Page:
in wilderness of solitude
people intellectualize: exile, poverty, torture. my friend doesn’t. for years on end, there is no sharing of personal stories that may have caused tears. in the piece i am posting below, she writes, “tears are irrelevant in this place”, when in her company i sob, incessantly, as afghanistan’s farkhanda is murdered, syria’s kurdi washes up on the coast, pakistan’s taseer takes the bullet. there are times when i just know i have to go to her, and she listens, often without looking at me.
cathartic writing is de facto primal, fauzia has always said to me, and crying adheres only to the beginning of the process of writing. crying, she doesn’t denounce, but sees as part of the process, seminal but not central. there are many people who cry as they write, and every word causes a downpour of the big wave. post-crying, the swarm of bees, references of personal associations with the subject, clear; clarity sets in; a poem/story takes off. i don’t understand what she means; i just respond to the emotion, and the sense of justice it is tied to.
then, here and there: a few stories appear: personal political, or political personal. through the apertures, i learn a thing or two about the exile, the torture, and the poverty. bereft of the lived experience, i contemplate what such terms we host in the often too intellectualized spaces really mean, and can’t get past the “factory-farmed” meanings. yet, there is no crying, just ongoing solidarity with those who we pathologize, and take pictures of, often without asking, to adorn our own sense of charity. surrey muse is un-funded, singularly imagined to create spaces for all kinds of people, especially those who don’t have a space to go to, and this is her vision; the rest of us founding members haven’t found another working formula to wrestle white privilege, and structural ghettoization* of writers of color, especially the ones fighting for the means to move to the end, any end: a small chapbook, self-published, with one’s name entering an imagined canon of sorts.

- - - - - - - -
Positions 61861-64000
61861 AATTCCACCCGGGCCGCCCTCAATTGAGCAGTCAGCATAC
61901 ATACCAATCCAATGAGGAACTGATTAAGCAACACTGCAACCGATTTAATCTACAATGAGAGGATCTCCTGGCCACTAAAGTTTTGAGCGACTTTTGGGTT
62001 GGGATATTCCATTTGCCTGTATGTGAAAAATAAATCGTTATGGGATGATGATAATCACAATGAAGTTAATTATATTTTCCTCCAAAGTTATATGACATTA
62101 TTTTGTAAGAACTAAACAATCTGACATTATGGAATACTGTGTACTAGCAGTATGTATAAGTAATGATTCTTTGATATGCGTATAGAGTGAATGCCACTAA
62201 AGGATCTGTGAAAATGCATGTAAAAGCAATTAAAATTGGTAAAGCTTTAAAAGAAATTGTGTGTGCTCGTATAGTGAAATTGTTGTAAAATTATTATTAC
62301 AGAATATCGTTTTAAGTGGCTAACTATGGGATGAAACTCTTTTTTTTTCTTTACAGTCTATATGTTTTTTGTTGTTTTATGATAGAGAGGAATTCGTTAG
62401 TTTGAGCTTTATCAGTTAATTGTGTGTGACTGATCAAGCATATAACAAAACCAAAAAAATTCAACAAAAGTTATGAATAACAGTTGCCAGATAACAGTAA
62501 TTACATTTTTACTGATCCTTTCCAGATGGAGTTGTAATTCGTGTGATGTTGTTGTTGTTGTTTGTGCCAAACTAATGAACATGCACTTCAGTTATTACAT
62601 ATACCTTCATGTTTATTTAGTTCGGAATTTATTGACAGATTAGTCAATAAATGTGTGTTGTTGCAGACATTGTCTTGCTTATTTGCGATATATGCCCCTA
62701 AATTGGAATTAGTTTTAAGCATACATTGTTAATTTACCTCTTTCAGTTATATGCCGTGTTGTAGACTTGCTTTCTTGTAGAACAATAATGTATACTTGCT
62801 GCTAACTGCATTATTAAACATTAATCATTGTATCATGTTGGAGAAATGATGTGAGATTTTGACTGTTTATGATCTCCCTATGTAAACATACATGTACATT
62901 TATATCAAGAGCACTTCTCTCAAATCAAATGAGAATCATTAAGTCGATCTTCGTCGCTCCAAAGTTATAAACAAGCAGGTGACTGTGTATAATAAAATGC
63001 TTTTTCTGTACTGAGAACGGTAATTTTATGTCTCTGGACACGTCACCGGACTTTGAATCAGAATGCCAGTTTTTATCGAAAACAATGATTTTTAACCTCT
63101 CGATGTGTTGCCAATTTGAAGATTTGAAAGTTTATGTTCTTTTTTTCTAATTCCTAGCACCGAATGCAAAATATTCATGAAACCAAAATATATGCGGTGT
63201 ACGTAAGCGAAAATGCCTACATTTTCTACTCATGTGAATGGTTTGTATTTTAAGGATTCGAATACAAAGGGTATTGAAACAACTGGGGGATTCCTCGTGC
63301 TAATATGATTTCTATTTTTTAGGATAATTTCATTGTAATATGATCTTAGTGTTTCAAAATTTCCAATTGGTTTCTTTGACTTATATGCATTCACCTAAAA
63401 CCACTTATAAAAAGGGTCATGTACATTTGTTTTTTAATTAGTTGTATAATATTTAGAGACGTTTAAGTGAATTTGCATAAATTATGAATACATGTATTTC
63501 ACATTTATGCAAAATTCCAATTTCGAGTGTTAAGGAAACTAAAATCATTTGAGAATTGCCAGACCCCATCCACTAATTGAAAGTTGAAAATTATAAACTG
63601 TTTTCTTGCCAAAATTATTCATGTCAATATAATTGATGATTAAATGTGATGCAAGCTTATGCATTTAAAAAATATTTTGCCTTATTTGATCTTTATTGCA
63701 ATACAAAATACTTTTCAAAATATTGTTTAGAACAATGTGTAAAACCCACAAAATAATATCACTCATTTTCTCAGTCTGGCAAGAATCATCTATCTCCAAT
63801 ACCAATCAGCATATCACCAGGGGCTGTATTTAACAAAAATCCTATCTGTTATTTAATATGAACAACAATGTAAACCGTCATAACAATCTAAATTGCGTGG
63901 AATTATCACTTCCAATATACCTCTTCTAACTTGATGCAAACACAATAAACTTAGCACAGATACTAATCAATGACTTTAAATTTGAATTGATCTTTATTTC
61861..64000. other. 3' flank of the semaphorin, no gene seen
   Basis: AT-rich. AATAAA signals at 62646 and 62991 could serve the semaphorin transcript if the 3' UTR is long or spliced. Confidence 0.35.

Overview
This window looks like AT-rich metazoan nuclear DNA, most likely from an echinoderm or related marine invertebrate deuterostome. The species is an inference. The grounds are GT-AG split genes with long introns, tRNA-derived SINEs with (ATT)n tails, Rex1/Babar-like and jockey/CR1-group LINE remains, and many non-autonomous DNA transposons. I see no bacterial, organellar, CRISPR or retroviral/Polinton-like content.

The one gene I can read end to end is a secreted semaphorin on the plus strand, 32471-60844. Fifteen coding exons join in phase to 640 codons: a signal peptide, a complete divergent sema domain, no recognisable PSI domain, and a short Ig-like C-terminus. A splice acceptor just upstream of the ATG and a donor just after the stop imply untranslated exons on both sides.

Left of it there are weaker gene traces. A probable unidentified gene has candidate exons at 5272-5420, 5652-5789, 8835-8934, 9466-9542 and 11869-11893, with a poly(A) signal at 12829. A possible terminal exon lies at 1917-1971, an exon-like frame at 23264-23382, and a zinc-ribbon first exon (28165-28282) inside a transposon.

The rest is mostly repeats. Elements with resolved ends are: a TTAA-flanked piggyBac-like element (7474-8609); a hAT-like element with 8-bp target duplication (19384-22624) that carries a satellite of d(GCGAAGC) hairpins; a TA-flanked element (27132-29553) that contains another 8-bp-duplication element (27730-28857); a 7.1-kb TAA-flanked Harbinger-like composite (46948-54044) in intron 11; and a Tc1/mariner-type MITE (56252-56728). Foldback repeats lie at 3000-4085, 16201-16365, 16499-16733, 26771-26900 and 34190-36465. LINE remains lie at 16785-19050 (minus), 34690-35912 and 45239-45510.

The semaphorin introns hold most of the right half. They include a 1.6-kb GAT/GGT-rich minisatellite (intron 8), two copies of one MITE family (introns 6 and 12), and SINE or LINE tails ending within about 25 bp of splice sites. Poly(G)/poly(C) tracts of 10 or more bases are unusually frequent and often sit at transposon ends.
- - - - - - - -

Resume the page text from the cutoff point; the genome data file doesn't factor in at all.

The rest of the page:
she writes, in 2015, an autobiographical story about her love for flowers, in telling a tale that is otherwise seeped in the history of violence against the people of color, and the treatment refugees receive in canada, which she ends with a comparison between herself, and a minority in Pakistan/a black man in the US/an Aboriginal female in Canada. yet again, she doesn’t cry for herself, or for others for that matter. here too, the stress is on the struggles of other people: a comparison that hierarchically puts her in a place of power, invisibilizing her own struggles, at once cognizant of her own privilege of what she can do and another can’t.
how can you cry when you write a poem on blasphemy?
or white supremacy? or religious extremism? or the duress which silences, shames, strips us of dignity? you just reveal your small brown frame, and say: i am here, like farkhanda, writing from the niche i created myself, standing amidst the surveillance points, thinking past the hallucinatory states, in clear-eyed solidarity.
i am so proud of my friend. i love her. and, i love the work she does. silently.
The link to her post:
Memory Wall on the Strip: a Mirror for the Officials of the City of Surrey
*(forgive me, if you are sensitive about the term, and see it in the exclusive framing of the african american people’s struggles, but this post is in solidarity with those struggles, and accept my gratitude for seeing it that way.)
From Sana’s facebook timeline, December 31st, 23:06.